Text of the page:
OFHP Scholarhood

2 Years Later, York Region Hardest Hit by Fair Housing Plan

By: Zoocasa

York Region was hit hardest by the Ontario Fair Housing Plan introduced two years ago, reports Zoocasa, while Windsor and London home prices have grown substantially.

Those are just a few of the findings the online brokerage discovered when they examined how the 16 measures introduced by the former Liberal provincial government affected the province’s housing market.

The measures included a 15-per-cent foreign buyer tax for non-residents, rent controls for new builds and incentives for developers.

“The changes had an immediate psychological impact on the market. Local real estate boards noted a large influx of listings in the following months, as skittish sellers looked to cash in before the market went soft. As a result, a number of housing markets within the province experienced double-digit per cent price and sales declines, especially among higher-priced single-family home types,” writes Penelope Graham, managing editor of Zoocasa.

Just a short while later the federal bank regulator announced a mortgage stress test, which forced buyers to qualify at 2 per cent higher than their contract rate, or the Bank of Canada’s rate, whichever higher. It’s impossible to disentangle the Fair Housing Plan from the effect of the stress test.

To analyze the changes, Zoocasa checked sold home prices and sales-to-new-listings ratios and compared April 2019 to April 2017 data.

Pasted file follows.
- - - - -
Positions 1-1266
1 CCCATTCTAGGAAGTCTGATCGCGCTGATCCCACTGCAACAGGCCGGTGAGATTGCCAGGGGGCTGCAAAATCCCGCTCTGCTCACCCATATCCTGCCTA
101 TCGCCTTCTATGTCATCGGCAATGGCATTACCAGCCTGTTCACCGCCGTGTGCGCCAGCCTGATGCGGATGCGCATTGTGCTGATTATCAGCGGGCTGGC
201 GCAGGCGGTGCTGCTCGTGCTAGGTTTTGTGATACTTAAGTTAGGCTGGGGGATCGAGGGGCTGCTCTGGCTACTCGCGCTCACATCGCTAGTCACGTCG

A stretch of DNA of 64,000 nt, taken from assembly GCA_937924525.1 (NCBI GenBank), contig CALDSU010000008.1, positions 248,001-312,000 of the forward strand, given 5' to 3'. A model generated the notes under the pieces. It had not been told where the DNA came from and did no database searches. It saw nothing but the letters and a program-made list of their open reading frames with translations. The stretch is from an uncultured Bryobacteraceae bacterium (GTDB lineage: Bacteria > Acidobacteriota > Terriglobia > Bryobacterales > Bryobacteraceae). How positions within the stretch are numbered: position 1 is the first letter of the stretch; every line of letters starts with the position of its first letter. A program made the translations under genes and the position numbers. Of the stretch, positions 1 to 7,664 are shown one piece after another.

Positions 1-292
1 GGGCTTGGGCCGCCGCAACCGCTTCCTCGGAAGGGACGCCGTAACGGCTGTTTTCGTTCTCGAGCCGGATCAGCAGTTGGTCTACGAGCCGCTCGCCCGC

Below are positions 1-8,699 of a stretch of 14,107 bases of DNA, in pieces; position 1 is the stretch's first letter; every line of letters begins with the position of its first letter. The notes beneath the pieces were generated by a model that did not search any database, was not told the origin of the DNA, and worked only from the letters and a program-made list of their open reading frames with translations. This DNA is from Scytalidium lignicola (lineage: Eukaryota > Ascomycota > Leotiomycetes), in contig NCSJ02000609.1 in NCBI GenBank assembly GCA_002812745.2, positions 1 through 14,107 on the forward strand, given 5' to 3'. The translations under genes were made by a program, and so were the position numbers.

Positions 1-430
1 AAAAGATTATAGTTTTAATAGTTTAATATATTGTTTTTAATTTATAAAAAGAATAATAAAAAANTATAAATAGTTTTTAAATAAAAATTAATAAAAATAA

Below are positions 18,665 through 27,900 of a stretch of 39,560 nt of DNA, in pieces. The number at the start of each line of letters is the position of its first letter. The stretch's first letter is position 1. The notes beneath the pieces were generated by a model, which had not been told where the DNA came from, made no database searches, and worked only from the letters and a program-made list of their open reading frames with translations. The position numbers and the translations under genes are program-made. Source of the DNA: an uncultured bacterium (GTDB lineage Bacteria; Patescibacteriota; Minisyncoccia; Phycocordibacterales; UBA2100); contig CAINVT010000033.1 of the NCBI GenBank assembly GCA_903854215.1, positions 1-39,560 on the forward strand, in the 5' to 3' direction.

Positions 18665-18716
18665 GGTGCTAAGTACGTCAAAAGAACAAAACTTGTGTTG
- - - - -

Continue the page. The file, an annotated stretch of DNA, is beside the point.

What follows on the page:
The results they found were uneven.

York Region was clearly hit the hardest, with prices in some cities falling over 30 per cent and experiencing a notable decline in activity. Property prices in Newmarket, Aurora, Richmond Hill and Markham all dropped between 30 to 24 per cent in the two-year time frame. That’s likely because detached houses became largely unaffordable once borrowing tightened, and this area is largely composed of larger, expensive single-family homes. Sellers also became increasingly wary of listing their homes, and new listings dropped in the double digits. This has led to an overall flat market, with not much activity.

But southwestern Ontario appears to have benefited somewhat from the housing measures, potentially because houses there were cheaper to begin with, and buyers with reduced affordability were pushed out of larger cities and into this region. Sellers are taking advantage of the situation, and new listings have risen in lock-step with the rising prices.

Waterloo real estate rose 3 per cent, prices for Guelph homes for sale rose 1 per cent and prices for MLS listings in London, Ontario rose 19 per cent. But the real winner is the Windsor-Essex region, which rose a full 25 per cent in just two years.

It’s unclear how the Fair Housing Plan will affect the market in upcoming years, especially since a new Conservative government has the majority now.

Rollbacks have already begun on rent controls, and there’s been no apparent interest to implement some suggestions included the Plan, such as exploring a vacant home tax.

We’ll have to wait and see how market conditions evolve in this new landscape.

For now, check out the infographic below to see how the Fair Housing Plan has affected every major city in the province two years later:

ontario-cities-home-price-change-2019-vs-2017

Zoocasa.com is a leading real estate company that combines online search tools and a full-service brokerage to empower Canadians to buy or sell their homes faster, easier and more successfully. Home buyers can browse real estate listings on the website or the free iOS app.

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